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How to prevent catalytic converter theft

Catalytic converter A part of a car’s exhaust system, catalytic converters use precious metals to scrub toxic gases and pollutants from an engine’s exhaust. Photo by Cultura Creative Limited/Alamy Stock Photo

Catalytic converter theft has become epidemic. From 2008 through 2015, vehicle owners reported a total of about 25,400 thefts to their insurance companies, according to the National Insurance Crime Bureau (NICB). Since then, thefts have accelerated—to as many as 153,000 in 2022, according to Carfax.

Why do people steal catalytic converters?

Catalytic converters, which resemble small mufflers, scrub toxic gases and pollutants from a gas-powered engine’s exhaust using small amounts of platinum, palladium, and rhodium. Increased demand has sent prices of these metals soaring. In July, rhodium was valued at about $4,300 an ounce, palladium at about $1,300 an ounce, and platinum at about $1,000 an ounce. 

Armed with little more than a wrench or a hacksaw, a thief can slither under a vehicle and remove a converter in just a few minutes. Pickups and SUVs are popular targets because they sit higher off the ground, making it easier for thieves.

Catalytic converter being removed.

Thieves can remove a catalytic converter in minutes armed with nothing else but a wrench or a saw. Depending on the target, they don’t even need a jack to raise the car to get underneath it. Photo by Chaiyasit/

Scrapyards typically pay a couple of hundred dollars or more for converters. Converters from some hybrid vehicles can fetch a lot more because they contain more precious metals and degrade less. In turn, scrapyards sell converters to recyclers, which extract the metals. 

Catalytic converter replacement has generated a lot of business for repair shops. Replacing a converter isn’t cheap, running anywhere from several hundred to several thousand dollars, depending on the vehicle and on how much damage a thief inflicts on the exhaust system’s pipes and sensors.

What’s being done to fight it

About half of U.S. states have proposed or enacted legislation to address catalytic converter theft. Typically, those laws would penalize buyers who fail to certify that a catalytic converter was obtained legally. Also, metal recyclers and junk dealers will be required to document their methods for buying catalytic converters and keep records of whom they buy them from. Doing so will help ensure they’re doing business only with vehicle owners and qualified sellers.

Don’t become a victim

Unfortunately, catalytic converters are likely to be stolen from anywhere cars are parked, according to the NICB. So what are car owners to do to discourage thieves from swiping their converter? Make it harder for them to get at it.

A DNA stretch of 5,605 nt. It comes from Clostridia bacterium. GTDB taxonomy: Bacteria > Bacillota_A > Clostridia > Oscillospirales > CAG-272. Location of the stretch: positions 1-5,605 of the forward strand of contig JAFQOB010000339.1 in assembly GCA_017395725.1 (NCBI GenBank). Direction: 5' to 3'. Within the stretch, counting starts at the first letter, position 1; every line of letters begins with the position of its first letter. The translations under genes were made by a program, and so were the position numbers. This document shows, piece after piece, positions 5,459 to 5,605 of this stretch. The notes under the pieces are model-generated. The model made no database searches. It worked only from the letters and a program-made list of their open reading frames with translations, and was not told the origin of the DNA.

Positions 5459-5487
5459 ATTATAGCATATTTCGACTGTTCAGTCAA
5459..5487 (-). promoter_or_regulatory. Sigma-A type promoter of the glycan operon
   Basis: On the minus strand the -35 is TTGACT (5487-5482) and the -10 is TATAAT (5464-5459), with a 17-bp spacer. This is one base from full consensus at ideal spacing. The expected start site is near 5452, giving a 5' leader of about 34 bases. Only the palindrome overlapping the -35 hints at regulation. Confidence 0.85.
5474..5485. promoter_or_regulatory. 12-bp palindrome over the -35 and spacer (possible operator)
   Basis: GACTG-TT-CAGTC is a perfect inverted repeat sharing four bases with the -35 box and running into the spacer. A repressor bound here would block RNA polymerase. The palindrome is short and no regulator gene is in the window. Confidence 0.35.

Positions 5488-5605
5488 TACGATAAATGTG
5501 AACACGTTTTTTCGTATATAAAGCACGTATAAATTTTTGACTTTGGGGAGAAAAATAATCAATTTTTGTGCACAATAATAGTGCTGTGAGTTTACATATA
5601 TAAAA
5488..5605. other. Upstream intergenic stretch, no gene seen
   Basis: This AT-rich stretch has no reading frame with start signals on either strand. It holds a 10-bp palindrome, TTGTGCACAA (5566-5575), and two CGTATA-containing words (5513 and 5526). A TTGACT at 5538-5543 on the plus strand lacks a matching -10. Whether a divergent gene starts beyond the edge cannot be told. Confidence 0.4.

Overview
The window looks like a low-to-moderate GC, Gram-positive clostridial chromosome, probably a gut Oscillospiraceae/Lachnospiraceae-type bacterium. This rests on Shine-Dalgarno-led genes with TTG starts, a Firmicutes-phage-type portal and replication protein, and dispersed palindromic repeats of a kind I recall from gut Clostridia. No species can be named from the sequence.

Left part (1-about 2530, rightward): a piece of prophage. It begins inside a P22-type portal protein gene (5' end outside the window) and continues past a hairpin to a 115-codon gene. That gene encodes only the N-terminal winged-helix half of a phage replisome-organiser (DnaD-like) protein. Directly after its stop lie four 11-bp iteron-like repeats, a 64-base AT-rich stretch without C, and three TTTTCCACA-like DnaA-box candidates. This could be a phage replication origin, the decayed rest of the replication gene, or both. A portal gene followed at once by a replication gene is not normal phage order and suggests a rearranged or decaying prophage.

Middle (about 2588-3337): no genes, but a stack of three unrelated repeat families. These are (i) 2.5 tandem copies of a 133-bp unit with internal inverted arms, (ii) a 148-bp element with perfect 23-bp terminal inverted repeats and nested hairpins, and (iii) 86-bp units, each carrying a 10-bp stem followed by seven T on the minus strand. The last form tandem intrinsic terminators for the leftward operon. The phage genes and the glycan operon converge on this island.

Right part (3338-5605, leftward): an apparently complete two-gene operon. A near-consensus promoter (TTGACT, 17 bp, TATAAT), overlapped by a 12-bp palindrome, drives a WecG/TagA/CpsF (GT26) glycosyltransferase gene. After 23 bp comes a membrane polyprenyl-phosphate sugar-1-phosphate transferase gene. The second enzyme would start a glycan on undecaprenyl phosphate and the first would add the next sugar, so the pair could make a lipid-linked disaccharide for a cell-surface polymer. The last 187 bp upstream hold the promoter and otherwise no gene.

Tips for preventing catalytic converter theft:

  1. If you have a garage, always park your car there rather than leaving it in the driveway.
  2. If you have a carport or parking space at home, install motion-detector security lights and set a car alarm.
  3. During the day, when you drive to work or somewhere away from home, avoid parking in isolated areas. Instead, park where there’s more foot and vehicle traffic, making anyone who might be targeting your car more likely to be seen.
  4. Buy an antitheft device. Converter-protection devices have been developed for many vehicles frequently targeted by thieves. Depending on the vehicle, the shields cost about $140 to $340, plus installation, which takes about an hour. Alternatively, muffler shops can often bend and weld rebar to form a cage around the converter.
  5. Etch your license plate number or vehicle identification number on your car’s converter to make it more easily identifiable to the police.

Most likely targets of catalytic converter theft

Carfax has compiled lists of the most heavily targeted vehicles, based on reports from more than 60,000 service facilities from across the country between 2019 and early 2022.

Nationwide these vehicles are: 

  1. Ford F-Series pickups (1985–2021)
  2. Honda Accord (1989–2020)
  3. Jeep Patriot (2007–2017)
  4. Ford Econoline vans (1990–2022)
  5. Chevrolet Silverado pickups (1999–2021)
  6. Chevrolet Equinox (2005–2021)
  7. Honda CR-V (1997–2020)
  8. Toyota Camry (1987–2019)
  9. Chrysler 200 (2011–2017)
  10. Toyota Prius (2001–2021)

Peter Bohr is an award-winning automotive journalist. Email Peter at or write to Drive Smart, Westways, PO Box 25222, Santa Ana, CA 92799-5222.

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